Lessons from the Connecticut Foodshare Merger

Why do nonprofits typically look to merge? Nonprofit organizations typically merge to grow, to stabilize or, at times, to survive. Organizations who are not interested in a full merger may want to pursue a “strategic alliance” or “strategic collaboration” to create greater efficiencies or expand their reach. Whether looking at a merger or an alliance, organizations are often looking to:

  • increase service delivery and/or geographic reach
  • ensure the long-term financial stability of at least one of the merging groups
  • save programs and services that might otherwise be lost without the merger
  • maximize and share resources (often staff and governance)
  • increase capacity-building efforts to enhance the mission and continuation of the major community assets is bringing to the table

In the case of the Connecticut Foodshare merger – Connecticut Food Bank and Foodshare were two strong, financially solid organizations who together served all eight counties in the state. The organizations had complementary missions and a history of working together well. In 2020, Connecticut Food Bank found itself in the midst of a leadership transition and the two organizations decided the time was right to start serious merger discussions.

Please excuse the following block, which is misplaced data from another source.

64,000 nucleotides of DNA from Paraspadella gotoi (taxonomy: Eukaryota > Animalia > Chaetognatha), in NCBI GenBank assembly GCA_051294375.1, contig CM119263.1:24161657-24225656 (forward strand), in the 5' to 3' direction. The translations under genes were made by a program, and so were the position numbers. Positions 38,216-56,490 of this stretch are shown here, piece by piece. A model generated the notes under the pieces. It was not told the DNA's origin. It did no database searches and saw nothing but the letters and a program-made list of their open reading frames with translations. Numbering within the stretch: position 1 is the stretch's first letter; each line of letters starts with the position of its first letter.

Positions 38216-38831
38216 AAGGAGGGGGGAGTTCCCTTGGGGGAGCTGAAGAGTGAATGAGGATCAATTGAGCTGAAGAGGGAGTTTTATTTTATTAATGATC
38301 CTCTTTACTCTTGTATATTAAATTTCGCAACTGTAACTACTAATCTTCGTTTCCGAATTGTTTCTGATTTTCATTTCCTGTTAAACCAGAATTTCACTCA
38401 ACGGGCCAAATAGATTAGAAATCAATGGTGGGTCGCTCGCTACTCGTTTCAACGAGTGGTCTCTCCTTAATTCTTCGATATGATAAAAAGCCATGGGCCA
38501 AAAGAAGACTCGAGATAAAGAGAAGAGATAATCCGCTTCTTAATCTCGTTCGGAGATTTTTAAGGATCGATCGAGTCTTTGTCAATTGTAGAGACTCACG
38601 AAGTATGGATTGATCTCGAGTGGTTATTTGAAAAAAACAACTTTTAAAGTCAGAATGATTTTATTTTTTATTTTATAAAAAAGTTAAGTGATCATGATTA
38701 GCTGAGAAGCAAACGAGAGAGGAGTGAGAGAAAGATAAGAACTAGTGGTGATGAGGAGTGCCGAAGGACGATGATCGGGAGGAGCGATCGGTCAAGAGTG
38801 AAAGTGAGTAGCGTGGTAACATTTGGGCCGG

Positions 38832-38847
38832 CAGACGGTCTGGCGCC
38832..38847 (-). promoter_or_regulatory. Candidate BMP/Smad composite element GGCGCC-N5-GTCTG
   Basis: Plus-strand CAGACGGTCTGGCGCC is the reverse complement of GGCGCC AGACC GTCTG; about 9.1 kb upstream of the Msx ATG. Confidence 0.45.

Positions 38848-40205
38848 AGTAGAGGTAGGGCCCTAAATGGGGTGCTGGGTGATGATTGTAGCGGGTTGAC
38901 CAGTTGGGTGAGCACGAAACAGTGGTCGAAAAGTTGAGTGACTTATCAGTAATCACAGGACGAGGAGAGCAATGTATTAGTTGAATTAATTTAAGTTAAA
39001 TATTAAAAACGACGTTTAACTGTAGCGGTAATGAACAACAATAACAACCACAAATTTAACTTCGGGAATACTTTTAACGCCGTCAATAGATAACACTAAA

Importantly, at the onset, the merger team was clear that decisions would be based on data and on how to best address food insecurity in the state. As President and CEO Jason Jakubowski stated quite clearly early in negotiations: “We are dedicated to doing this right and making decisions based on what is best for the State of Connecticut.”

Figuring out how to start a merger (or strategic alliance) conversation can be tricky, because it requires giving up control and delving into uncharted territory. Yet being receptive to mergers and alliances will keep you open to growth and opportunity. Here are some factors to consider about the ideal timing of a nonprofit merger:

  1. Why now?
  2. Does the board support the idea?
  3. Are the conditions right?
  4. Is it too late? (It can be too late if an organization is on very weak financial grounds.)

The merger process is fraught with emotions and politics, so it is helpful to have a third-party individual or consultant facilitate the discussion. Being a partner in the success of the Connecticut Foodshare merger has given TSG the unique opportunity to share with other nonprofits key insights and experience about nonprofit mergers.

If your organization is considering a nonprofit merger we’d love to discuss the possibilities with you. Please reach out and set up a discovery call now.